What then is “the Annual Meeting?”
By law Florida condo associations must have an Annual Meeting each year; but, conversely, they need not have an election every year if there are no new candidates. What can be somewhat confusing is that they are two separate things with separate quorum requirements and with a rule that they must be held on the same day. Further, conduct of the Annual Meeting should not be confused with that of a Board meeting.
The statutory requirement for an annual meeting (which seeks to give owners a “voice”) was written to ensure that the residents are well informed, especially in communities that have very few board meetings. It’s a members’ meeting. No Board business, board action or voting may be conducted; but there may be reports, and there may be a “State of the Association” speech to highlight events of the previous year.
Board members are not even required to attend the Annual Meeting. Although a Board member could chair the Annual Meeting, he or she would be doing so as a resident, not a Board member. As a rule, the Meeting is chaired by an appointed impartial resident, the Property Manager, or, if deemed necessary, by the association’s attorney. Any Motions that are made are passed by a show of hands of those present.
If there is an election, residents may vote either in person by placing their ballot in the ballot box or by mailed-in ballot. The proxy that is sent to residents in advance with the meeting announcement has nothing to do with the election. Its only purpose is to establish a quorum for the Annual Meeting.
There are two separate quorum requirements for the Annual Meeting and the Election. For the Annual Meeting, it’s 50% of the resident population plus one. For the election, the quorum is only 20% of the resident population.
How To Conduct the Election
Assuming there are candidates or Directors with expiring terms, and an Election is needed, it may take place simultaneously with the Annual Meeting. Once the Annual Meeting is turned over to the impartial Chair and the Chair has determined that a quorum has been met, he or she introduces the Inspector of Elections.
The Inspector then introduces the ballot counters and confirms that, per the Election rules, they are not Board members or Board candidates, nor are they related to Board members or candidates.
Before the counting can begin the Inspector is asked to confirm that there was a quorum for the Election. If a 20% election quorum does not exist, ballots are not opened and the current board remains in place for the coming year.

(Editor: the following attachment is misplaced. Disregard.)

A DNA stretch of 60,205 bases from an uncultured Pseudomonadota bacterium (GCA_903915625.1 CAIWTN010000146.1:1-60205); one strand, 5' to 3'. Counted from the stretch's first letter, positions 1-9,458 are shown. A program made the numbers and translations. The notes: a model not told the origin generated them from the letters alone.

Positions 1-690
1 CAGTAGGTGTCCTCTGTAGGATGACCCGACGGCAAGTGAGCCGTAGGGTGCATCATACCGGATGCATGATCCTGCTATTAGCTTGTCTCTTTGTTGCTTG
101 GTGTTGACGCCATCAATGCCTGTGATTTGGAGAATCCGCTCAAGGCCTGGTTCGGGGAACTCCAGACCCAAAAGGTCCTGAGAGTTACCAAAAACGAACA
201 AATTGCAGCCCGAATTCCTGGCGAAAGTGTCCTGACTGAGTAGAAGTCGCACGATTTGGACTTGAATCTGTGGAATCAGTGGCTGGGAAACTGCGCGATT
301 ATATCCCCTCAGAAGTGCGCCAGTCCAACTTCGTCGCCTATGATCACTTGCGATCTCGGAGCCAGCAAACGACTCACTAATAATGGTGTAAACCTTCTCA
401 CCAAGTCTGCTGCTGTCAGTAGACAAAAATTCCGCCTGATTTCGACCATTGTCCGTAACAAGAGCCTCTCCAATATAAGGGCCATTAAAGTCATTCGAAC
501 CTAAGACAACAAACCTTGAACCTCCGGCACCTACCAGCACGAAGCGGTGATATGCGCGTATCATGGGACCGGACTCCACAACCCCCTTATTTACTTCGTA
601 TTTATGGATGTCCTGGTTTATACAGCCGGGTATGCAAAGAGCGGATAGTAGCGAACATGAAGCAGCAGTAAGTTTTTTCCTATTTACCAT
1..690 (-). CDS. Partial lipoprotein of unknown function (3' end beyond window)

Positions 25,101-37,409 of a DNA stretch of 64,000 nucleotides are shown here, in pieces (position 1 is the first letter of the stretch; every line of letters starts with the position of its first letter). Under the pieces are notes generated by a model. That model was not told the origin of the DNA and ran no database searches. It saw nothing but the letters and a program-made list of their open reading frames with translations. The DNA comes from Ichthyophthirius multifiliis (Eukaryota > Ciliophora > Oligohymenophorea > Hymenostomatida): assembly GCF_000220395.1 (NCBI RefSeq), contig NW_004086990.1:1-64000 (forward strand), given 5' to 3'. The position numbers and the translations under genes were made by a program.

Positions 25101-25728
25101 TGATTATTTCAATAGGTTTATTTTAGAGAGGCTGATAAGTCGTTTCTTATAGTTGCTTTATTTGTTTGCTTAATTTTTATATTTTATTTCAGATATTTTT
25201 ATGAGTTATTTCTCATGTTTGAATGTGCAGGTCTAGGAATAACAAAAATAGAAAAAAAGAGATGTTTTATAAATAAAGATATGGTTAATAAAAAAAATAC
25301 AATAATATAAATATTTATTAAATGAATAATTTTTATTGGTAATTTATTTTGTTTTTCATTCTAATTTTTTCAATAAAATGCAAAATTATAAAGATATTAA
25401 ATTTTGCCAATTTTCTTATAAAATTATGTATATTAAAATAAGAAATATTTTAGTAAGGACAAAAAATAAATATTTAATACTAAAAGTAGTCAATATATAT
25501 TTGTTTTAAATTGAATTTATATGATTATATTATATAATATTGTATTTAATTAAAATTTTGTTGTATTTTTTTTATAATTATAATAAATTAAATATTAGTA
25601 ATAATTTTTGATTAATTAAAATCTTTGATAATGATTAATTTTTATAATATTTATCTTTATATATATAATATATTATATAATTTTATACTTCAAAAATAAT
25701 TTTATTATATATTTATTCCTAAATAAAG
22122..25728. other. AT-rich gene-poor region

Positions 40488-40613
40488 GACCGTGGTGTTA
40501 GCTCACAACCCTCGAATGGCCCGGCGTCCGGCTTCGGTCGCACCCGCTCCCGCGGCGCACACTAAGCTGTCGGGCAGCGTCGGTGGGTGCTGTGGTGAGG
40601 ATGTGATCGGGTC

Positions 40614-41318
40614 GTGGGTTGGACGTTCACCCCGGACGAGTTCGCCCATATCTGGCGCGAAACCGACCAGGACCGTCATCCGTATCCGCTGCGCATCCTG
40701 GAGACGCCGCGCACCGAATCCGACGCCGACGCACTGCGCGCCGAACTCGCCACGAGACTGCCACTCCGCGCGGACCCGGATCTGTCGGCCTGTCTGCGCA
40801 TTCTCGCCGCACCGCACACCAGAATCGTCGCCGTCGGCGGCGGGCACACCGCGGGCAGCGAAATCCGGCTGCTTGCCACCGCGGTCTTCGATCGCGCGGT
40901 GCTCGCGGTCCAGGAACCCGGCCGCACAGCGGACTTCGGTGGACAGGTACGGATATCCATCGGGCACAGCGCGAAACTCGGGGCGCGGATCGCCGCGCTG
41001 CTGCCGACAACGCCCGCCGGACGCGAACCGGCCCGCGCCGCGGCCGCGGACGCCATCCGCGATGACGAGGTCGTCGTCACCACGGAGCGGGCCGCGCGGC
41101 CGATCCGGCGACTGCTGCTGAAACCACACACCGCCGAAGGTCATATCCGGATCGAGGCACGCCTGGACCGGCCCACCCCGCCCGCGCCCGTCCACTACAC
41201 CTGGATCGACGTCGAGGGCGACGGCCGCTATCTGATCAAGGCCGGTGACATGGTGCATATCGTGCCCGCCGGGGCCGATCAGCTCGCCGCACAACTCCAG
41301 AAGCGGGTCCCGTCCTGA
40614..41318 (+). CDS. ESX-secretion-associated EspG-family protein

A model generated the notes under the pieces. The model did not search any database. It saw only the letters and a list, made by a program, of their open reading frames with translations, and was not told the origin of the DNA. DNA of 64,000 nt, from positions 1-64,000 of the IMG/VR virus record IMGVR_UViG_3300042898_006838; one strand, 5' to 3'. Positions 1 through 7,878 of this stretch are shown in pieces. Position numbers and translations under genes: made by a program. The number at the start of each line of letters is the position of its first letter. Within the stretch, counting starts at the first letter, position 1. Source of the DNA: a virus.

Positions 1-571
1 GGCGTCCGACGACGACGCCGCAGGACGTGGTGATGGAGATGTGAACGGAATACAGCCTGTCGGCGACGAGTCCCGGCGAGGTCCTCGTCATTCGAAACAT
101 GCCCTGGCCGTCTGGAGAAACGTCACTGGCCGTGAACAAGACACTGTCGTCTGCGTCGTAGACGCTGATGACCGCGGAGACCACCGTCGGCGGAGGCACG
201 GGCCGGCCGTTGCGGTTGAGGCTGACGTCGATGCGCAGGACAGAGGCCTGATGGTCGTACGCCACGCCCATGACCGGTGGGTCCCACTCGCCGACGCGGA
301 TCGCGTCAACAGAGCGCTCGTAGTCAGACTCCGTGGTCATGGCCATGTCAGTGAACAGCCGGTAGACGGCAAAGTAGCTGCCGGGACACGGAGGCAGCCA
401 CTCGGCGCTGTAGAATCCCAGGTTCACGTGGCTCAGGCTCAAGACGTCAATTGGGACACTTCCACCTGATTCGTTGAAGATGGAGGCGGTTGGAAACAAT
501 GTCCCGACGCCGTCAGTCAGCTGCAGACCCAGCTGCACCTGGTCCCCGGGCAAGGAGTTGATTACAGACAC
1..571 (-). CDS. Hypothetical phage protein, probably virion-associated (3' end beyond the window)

The Inspector, along with the ballot counters, also confirms that the signatures of the outer envelopes mailed in advance to residents for voting purposes have been verified and are unopened. Those envelopes are required to provide the unit number, name of the voting member and be signed on the outside. Units with more than one owner, units owned by a trust, LLC, or units owned by a corporation must have a voting certificate on file that shows who is authorized to vote for the unit. Outer envelopes should contain the sealed ballot envelopes. Proxies should not be placed in the ballot envelopes. No identification or markings are permitted on the inner ballot envelopes. When an outer ballot envelope is improperly completed, it is marked “disregard” and left unopened.
Ballots may no longer be accepted once the first ballot is opened. The polls are closed by the Inspector once there are no more new voters confirmed by a Motion from the floor to close the polls. The residents pass the Motion by a show of hands. Ballots cannot be accepted once the counting process begins.
That being done, the Inspector turns the meeting back to the appointed Chair, who begins the Annual Meeting while the ballot counting takes place in plain sight of residents. Anyone may observe the vote counting but may not interfere.
At the conclusion of the counting and verification, the results are announced by the Inspector, after which the Chair may adjourn the Meeting. All election materials must be kept for one year.
It should be noted that in most associations, newly elected board members begin their term immediately once the vote has been concluded.
It is also advisable to schedule an Organization Meeting of Board members immediately following the annual meeting so that directors and officers can be appointed or reappointed and take their positions without a lapse in leadership.
This article was written by Steven J. Weil, Ph.D., EA, LCAM, President, Royale Management Services, Inc., he can be reached by email if you have questions or comments you would like to address to him at steve@RMSAccounting.com